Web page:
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Different types of yoga explained so you know which to choose

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From ashtanga to vinyasa, we look into eight different yoga variations and the health benefits they bring.

They say yoga is the union of body, mind, and spirit; just a few minutes of practice at the end of a long day can help you reconnect with yourself and even improve your future health. Many know of the health benefits of yoga — improved strength, flexibility and balance — but it can also be a great antidote to a hectic lifestyle by promoting calmness and even reducing the stress hormone cortisol.

Finding the yoga style that’s best suited to you, whether you’re looking for mental, physical or spiritual support, is crucial to making yoga a part of your life and reaping the benefits. You can take advantage of free introductory classes in your neighborhood or online to sample a range of styles, but if you want to try them out from home all you need to get started is an exercise mat and some floor space. Here are different styles and online yoga classes to try.

Ashtanga: a holistic yoga practice of ‘eight limbs’

This slightly more modern form of yoga became popular in the last century and focuses on the eight limbs of yoga detailed in the Yoga Sutras of Patanjali. Ashtanga is a swift and intense yoga style to help improve focus, balance and coordination. You’ll follow a sequence of advanced yoga postures, performed in a specific order, which emphasise the flow and breath between movements.

Bhakti: a spiritual approach

This form of yoga is rooted in Hindu devotion to a god and one of the most spiritual forms of yoga, not to be taken lightly. With a focus on chanting, singing and dancing, whether you believe in a god or not it teaches selflessness and encourages practitioners to open themselves up to something celestial or a higher consciousness.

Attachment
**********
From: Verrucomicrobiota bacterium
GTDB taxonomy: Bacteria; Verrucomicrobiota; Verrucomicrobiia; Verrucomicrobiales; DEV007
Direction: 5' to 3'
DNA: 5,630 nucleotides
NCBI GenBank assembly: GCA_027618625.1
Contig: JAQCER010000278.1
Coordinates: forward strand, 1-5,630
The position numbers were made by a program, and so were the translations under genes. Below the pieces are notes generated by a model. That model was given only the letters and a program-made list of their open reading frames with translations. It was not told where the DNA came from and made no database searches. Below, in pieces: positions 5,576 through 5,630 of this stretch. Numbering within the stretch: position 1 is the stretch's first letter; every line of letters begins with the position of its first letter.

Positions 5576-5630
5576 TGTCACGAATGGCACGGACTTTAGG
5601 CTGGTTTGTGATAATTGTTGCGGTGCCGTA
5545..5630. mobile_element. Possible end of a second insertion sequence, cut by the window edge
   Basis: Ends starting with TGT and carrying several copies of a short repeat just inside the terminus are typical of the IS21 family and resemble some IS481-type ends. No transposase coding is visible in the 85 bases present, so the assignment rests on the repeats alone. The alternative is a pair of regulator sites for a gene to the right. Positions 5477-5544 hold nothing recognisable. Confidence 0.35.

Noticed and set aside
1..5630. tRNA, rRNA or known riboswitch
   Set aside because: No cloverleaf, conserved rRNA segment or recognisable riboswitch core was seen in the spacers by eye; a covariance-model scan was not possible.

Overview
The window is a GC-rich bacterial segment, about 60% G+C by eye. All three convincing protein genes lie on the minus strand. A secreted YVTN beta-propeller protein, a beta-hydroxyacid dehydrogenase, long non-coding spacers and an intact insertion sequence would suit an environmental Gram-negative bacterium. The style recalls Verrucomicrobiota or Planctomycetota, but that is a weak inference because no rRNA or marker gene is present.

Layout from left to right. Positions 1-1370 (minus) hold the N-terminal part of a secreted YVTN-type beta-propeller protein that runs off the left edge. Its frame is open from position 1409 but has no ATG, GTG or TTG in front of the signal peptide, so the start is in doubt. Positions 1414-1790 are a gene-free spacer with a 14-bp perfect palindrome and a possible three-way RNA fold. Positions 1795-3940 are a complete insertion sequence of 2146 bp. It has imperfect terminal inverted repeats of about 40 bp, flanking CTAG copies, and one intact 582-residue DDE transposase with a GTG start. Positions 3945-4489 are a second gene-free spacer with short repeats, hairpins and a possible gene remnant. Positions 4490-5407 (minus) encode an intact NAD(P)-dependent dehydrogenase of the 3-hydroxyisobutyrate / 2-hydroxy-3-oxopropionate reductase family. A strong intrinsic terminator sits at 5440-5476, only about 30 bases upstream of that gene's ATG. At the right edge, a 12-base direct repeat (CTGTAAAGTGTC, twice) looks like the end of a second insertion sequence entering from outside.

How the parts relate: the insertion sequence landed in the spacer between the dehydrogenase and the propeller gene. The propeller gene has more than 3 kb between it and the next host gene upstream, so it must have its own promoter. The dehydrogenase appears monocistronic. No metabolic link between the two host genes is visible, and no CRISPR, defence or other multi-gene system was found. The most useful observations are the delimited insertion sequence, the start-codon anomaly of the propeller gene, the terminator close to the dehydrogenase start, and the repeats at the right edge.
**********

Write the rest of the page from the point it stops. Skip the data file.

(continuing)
Bikram: hot yoga

Arguably the trendiest, this type of yoga will sometimes be referred to as ‘hot yoga’ with dedicated Bikram studios popping up all over the country in recent years. Classes take place in a room where the temperature is between 30 and 39 degrees, so you get hot and sweaty while you flow. Moving through 26 poses performed twice, Bikram is great for increasing circulation, flexibility and strength, and improving cardiovascular health. You’ll need to stay hydrated before, during and after the class as you’ll be sweating so much you’ll lose a lot of water.

Hatha: ‘the yoga of force’

Most forms of Western yoga can be defined as hatha, which simply refers to the practice of physical postures. Hatha yoga involves the breath, body and mind intertwining, with classes evolving around yoga poses, structured breathing and meditation. It’s a great way to stretch, unwind and release tension, and is excellent for beginners due to the relaxed pace.





Kundalini: release your energy

Another highly spiritual form of yoga, Kundalini is a blend of movement, dynamic breathing techniques, meditation and the chanting of mantras. This yoga practice is said to build physical vitality and increase self-awareness. Your Kundalini — energy or spiritual lifeforce — once set free from the base of your spine through this form of yoga, promises to help you move past your ‘ego’ while also delivering physical and mental health benefits.

Restorative: rest and stretch

All about slowing down and opening your body through passive stretching, restorative yoga activates the parasympathetic nervous system, which impacts the body’s resting state and digestive speed, said to begin a process of physical healing. Moving through only a few postures over the course of an hour, each move is held for long periods of time and can be done with the support of yoga blocks and bolsters.

Vinyasa: flow yoga

This style requires you to move from one pose to another seamlessly and in time with your breathing, which is why it’s commonly referred to as flow yoga. Moving quickly through many yoga postures, no two classes are ever alike but it may be fast and physically challenging. Through connecting breath to movement in this way, it can improve your flexibility, strength, cardiovascular health and stamina.

Yin: yoga based on traditional Chinese medicine

While most forms of yoga, which can be referred to as ‘yang’, focus on muscles and breathing, yin yoga looks to traditional Chinese medicine to target joints, bones, deep connective tissue (fascia) and balance your qi (energy). One of the more tranquil and rejuvenating styles, Yin yoga guides you to relax into each posture, releasing naturally without pushing or straining while holding the positions for several minutes at a time, stretching into the deeper tissues of the body. It’s great for lowering stress levels, promoting a deeper connection and appreciation of yourself and is even said to help balance hormones, with one study showing that relaxing and stretching styles of yoga, such as yin, can help reduce the stress hormone cortisol.

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